Tuesday, November 15, 2005



Published: November 14, 2005, New York Times

THERE are no grizzly bears in Memphis, but there are Grizzlies, a National Basketball Association team that moved from Vancouver four years ago in search of a hoops-crazy city. Besides a more devoted fan base, the city of ribs and Elvis appealed to the team's owners because it offered prime opportunities to indulge one of their off-court passions - major charitable contributions.

"The whole idea of having an N.B.A. or N.F.L. franchise is so you're able to greatly increase the impact of what you do," said Michael Heisley, the principal owner, a Chicago businessman who enlisted several prominent Memphians as investors and philanthropic mentors.

In those four years, the team has risen from a doormat to a playoff-level franchise on the court. And like 25 of the other 29 franchises in the N.B.A., the Grizzlies have a foundation that contributes to local causes. But the team is not just another team when it comes to philanthropy. The league said that the Grizzlies are firmly in the upper echelon. Through the foundation and other vehicles, the Grizzlies have raised more than $17 million in donations and pledges.

"The Grizzlies are at the center of what we do," said David Stern, the league's commissioner, who last month announced a $100 million leaguewide charitable initiative called N.B.A. Cares. "Many teams do what they do, but they're very focused. But there's a story like theirs in every city."

The most visible symbols of the Grizzlies' giving stand blocks apart downtown: the Grizzlies Academy, a public high school for teenagers who are two years behind grade level, and Grizzlies House, a short-term family residence on the campus of the St. Jude Children's Research Hospital.

The team's foundation has committed $1.5 million over four years to the school, which enables it to increase spending an extra $3,000 per student - for a social worker, overtime for tutoring, dinners twice a week and a summer camp orientation - beyond the $7,000 at other high schools. There are 72 students in the school, now in its third year.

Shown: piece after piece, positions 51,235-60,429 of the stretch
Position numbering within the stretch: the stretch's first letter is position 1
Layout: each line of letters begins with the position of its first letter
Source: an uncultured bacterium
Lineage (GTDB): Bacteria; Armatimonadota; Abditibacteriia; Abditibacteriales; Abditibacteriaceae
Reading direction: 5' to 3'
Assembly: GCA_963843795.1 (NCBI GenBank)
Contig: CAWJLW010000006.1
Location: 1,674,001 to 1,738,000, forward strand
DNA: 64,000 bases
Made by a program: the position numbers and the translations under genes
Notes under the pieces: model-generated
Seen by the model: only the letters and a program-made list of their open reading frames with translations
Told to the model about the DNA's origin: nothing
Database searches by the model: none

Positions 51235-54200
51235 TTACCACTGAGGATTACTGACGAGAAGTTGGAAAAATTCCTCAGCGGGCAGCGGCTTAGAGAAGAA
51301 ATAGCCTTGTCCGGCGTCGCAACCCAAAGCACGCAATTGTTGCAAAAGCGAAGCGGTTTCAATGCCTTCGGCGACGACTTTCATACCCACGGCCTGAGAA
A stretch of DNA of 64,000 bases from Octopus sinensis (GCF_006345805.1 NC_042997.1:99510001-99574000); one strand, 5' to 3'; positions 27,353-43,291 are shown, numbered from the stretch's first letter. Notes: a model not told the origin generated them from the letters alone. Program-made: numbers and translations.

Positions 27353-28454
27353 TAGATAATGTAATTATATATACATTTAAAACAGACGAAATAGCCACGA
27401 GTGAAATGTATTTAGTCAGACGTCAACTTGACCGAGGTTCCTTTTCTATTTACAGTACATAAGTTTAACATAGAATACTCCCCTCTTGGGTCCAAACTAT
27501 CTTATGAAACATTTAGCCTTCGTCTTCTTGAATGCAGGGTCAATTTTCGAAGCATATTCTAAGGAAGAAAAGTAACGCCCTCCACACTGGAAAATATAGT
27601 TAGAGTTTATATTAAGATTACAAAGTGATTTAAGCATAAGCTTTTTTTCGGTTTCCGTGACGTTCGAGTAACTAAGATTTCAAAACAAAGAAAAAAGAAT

"There's an educational crisis in Memphis, with a high dropout rate in the public schools," said Andy Dolich, the team's president of business operations. "We can't wave a magic wand, but we can help."Jane Walters, the school's principal, a former Tennessee commissioner of education, said the Grizzlies' help relieves her of fund-raising.

"The business community is fond of saying the answer isn't to throw money at problems, but targeted money makes a difference," Ms. Walters said. "I don't spend money on stuff. I spend it on teachers, so the classes are just 8, 9 or 10 kids each and they can get a lot of attention."
She said she was surprised by the team's desire to help finance the school, but recalled thinking: "I didn't have to work. I had nothing to lose. If I didn't like what they were doing, I'd walk."
But the relationship has worked. Test scores are improving, and enrollment will gradually increase to 120. "I have a hard time with people underestimating what these children are capable of," Ms. Walters said. "I care about them. They haunt me. If they're given just a little encouragement, it's amazing what they do."

One day in September, the school was host of an annual luncheon at which the Grizzlies presented $270,000 in grants to local charities. Students in school uniforms waited on the guests ("Oh, God," Ms. Walters said jokingly, "just imagine them pouring tea!"), while three others - Maushawn Anderson, Mia Gathing and Derrick Smith - sang Maushawn's hip-hop tribute to the executives of the organizations there, from the Memphis Child Advocacy Center and Streets Ministries to the Youth United Way:

I wanna thank you - for making us who we are and bringing us everything we need.
I wanna thank you - for the opportunity, we thank you all and it's plain to see.
I wanna thank you - for giving us another chance, we could have been out on the streets.